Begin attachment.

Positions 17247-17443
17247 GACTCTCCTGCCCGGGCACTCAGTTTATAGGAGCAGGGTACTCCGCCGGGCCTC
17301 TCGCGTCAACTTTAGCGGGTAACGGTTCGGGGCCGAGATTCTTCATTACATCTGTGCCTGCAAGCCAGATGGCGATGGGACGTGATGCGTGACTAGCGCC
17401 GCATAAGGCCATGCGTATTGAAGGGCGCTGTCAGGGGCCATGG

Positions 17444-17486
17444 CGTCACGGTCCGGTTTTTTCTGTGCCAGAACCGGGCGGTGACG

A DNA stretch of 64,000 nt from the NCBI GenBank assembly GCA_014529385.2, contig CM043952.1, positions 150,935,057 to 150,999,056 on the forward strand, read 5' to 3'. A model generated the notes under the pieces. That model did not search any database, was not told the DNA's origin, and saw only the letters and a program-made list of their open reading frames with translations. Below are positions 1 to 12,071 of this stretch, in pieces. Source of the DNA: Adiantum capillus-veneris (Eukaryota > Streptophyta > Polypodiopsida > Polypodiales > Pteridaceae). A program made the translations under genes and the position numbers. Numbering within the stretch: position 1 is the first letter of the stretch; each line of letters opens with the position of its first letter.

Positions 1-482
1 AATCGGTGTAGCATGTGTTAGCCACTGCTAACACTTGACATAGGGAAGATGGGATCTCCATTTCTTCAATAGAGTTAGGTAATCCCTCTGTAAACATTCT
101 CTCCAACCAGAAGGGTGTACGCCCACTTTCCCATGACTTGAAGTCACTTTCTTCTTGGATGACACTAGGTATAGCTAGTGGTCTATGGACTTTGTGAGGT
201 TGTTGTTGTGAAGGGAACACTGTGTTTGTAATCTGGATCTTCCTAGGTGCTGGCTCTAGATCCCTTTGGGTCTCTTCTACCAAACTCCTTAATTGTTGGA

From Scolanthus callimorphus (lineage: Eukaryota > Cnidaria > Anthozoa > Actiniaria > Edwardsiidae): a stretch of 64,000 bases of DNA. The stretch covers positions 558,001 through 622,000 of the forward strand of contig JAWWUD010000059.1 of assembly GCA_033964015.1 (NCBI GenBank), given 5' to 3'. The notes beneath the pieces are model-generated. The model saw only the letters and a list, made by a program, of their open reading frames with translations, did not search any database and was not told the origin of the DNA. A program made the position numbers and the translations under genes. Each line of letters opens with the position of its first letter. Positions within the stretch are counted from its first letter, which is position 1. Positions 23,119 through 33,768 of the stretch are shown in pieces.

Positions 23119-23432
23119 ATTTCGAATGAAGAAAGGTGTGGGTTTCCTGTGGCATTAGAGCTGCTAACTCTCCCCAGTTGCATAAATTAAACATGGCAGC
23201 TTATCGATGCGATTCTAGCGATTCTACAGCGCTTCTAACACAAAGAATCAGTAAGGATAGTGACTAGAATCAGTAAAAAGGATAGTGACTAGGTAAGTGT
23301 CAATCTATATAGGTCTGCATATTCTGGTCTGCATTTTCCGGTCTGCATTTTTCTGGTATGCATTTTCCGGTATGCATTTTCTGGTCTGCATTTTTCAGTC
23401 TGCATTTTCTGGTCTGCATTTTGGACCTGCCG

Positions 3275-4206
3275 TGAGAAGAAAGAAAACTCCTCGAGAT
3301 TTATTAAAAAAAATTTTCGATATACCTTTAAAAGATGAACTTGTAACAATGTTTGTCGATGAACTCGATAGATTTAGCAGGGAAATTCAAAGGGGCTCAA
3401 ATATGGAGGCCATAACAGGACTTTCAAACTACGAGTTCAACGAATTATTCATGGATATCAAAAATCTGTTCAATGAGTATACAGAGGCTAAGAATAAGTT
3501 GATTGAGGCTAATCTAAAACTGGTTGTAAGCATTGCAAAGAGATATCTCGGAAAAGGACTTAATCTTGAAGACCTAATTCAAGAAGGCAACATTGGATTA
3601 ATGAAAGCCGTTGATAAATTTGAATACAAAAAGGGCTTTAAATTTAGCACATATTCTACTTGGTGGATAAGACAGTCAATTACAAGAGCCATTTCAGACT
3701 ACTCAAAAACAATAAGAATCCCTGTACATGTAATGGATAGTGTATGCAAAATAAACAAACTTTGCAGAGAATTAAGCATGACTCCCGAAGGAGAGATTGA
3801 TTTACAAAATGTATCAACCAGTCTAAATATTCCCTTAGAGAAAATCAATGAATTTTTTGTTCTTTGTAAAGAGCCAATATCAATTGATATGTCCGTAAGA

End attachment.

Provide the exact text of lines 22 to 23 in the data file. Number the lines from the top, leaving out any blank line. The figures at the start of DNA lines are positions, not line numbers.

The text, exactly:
3501 GATTGAGGCTAATCTAAAACTGGTTGTAAGCATTGCAAAGAGATATCTCGGAAAAGGACTTAATCTTGAAGACCTAATTCAAGAAGGCAACATTGGATTA
3601 ATGAAAGCCGTTGATAAATTTGAATACAAAAAGGGCTTTAAATTTAGCACATATTCTACTTGGTGGATAAGACAGTCAATTACAAGAGCCATTTCAGACT